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Mob: 0784 763 7764
Although counselling may often seem to be a form of crisis management, it can be much more than that. Counselling is concerned with being human and relating to other people on the basis of your own understanding of what it is to be human. In my counselling practice I attempt to help people get in touch with themselves so that they are better able to make sense of their experience and relate better to others. This is a matter of both mind and heart, as well as self and experience. But there are no ready made formulae that offer a step by step procedure for doing this. It is, rather, about coming to greater awareness from the confusion and bewilderment that you might find yourself in. I believe cultivating awareness is the key not only for helping us resolve personal problems; it is also the means by which we can find greater fulfilment in our lives.
- Began counselling clients in 2011
- Hundreds of Client Counselling Hours
- Experience in counselling Adults both male and female, of differing social, economic and ethnic backgrounds.
Relevant Education and Qualifications:
- MA (Master of Arts degree: Religious Studies)
Counselling Agency Experience:
Other Relevant Experience:
- Meditation teacher
- Yoga Teacher
Approach / Model:
- Integrative Buddhist and Jungian Psychotherapy
- Member of the British Association for Counselling and Psychotherapy (MBACP)
- British Association for Counselling and Psychotherapy
Bob Chisholm has a life long interest in personal growth and psychological development and became a counsellor because of his great interest in human experience and strong belief in the possibilities for positive change. A keen student of psychology and Buddhism, Bob has trained with the Tariki Trust in Leicestershire and holds a diploma in counselling and is pursuing further training with Tariki in psychotherapy. He is particularly interested in bringing Buddhist insights regarding self formation into his counselling practice. Before embarking on his training in counselling, Bob taught yoga after spending a year in India learning under Sri Pattabhi Jois. He is also a dedicated practitioner of Buddhist meditation. Bob holds an MA in Religious Studies from the University of Kent at Canterbury and continues to read widely in psychology, philosophy and religion. He has contributed book reviews for the magazine Self & Society and he is currently co-editing a collection of articles on the relationship of spirituality to psychological experience. He has been invited to deliver a paper on the topic “Buddhadharma as Psychotherapy” at the UN sponsored 2014 Vesak Conference of Buddhist scholars in Vietnam in May.
Although his approach to counselling is firmly pragmatic, Bob believes that remaining curious about human experience is one of the key things that helps counselling to succeed. “Everyone has a unique life story,” he says. “But each person’s story can be understood better by cultivating a wider, more general appreciation of what it is be a person.”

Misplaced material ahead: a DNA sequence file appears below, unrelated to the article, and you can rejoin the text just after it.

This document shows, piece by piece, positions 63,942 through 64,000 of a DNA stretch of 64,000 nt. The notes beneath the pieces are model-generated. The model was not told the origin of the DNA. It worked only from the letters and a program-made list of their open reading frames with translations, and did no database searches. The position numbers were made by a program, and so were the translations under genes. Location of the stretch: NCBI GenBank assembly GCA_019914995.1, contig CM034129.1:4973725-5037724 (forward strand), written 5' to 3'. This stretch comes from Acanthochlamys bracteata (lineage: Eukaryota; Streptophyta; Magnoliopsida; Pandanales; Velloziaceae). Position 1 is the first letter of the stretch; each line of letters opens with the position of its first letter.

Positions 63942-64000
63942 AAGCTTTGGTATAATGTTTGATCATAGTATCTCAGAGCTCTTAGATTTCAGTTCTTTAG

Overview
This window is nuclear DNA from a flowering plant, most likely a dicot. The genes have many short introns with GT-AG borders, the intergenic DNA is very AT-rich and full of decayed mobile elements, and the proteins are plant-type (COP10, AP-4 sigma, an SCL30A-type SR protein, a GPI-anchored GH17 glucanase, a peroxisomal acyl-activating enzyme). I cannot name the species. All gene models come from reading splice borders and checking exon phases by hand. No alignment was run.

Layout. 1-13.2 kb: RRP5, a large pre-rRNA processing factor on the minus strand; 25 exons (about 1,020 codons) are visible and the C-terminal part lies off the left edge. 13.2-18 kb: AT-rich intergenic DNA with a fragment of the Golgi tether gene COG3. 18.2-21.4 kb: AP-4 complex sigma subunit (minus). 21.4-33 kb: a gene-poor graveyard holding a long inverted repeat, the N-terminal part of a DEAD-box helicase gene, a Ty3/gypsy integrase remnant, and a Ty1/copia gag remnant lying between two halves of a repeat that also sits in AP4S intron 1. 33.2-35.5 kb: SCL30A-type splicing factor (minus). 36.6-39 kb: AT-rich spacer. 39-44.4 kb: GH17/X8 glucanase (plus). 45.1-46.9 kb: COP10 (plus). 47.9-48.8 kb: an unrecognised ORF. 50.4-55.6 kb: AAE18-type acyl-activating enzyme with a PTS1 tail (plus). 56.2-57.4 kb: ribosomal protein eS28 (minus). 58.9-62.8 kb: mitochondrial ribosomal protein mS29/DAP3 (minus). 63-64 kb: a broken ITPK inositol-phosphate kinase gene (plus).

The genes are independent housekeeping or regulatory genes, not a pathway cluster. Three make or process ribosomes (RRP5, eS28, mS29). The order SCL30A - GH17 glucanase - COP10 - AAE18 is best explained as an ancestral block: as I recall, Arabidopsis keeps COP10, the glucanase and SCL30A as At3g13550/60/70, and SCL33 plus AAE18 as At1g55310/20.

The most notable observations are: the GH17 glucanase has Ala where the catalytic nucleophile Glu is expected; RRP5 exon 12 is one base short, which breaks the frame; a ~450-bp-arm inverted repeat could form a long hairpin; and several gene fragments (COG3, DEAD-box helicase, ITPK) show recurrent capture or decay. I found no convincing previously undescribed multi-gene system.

Why should you try counselling? Maybe because you are experiencing some emotional difficulty that might involve work, relationships or family, or perhaps you feel depressed, confused or angry about yourself or the situations you often find yourself in. Or maybe you just need a safe place to talk to find out what it is that is really troubling you. Counselling should provide a safe, receptive environment so that you can address your problems with a feeling of security and trust. By finding a secure place of trust, you can reach a deeper level of awareness from which your problems can be addressed. In fact, the suffering that brings you to counselling can be an opportunity for personal growth and psychological development. But you might still wonder: how does counselling (and psychotherapy) actually work
If you decide to come for counselling you probably want answers and solutions for your problems, which is only right. But if it succeeds in providing a place of emotional safety, counselling can help you find answers you might not have expected or believed possible. Counselling should enable you to adjust and adapt; ultimately, it should help you grow so that you can live more fully and authentically. But this often involves making some discovery that you could not have known about beforehand. Trust is essential for such discoveries to occur. You must know that your counsellor is ethical, reliable and committed to your welfare. And your counsellor must believe that you are open to making discoveries that can lead to meaningful change. The relationship of trust between you and your counsellor is what makes such discoveries and changes more possible. Though making positive changes may not always be easy, it is certainly worth the effort.
Counselling usually takes time and commitment, but as with any relationship of trust it begins by the counsellor and the client getting to know each other. In your first appointment you can express your reasons for coming to counselling and what you hope to get out of it. The counsellor will also explain his approach and answer any questions you might have about counselling. Although in this particular service there is no written contract, you both will agree on such things as when, how often and how long you will meet and what the fee will be. But counselling really finds traction once these preliminary matters have been settled and your issues can be addressed in some depth. After a few sessions you should then be able to tell if your counsellor really “gets” you and can help you address the issues that made you want to try counselling. If you would like to see if counselling might work for you call 07847637764 for a free 45 minute consultation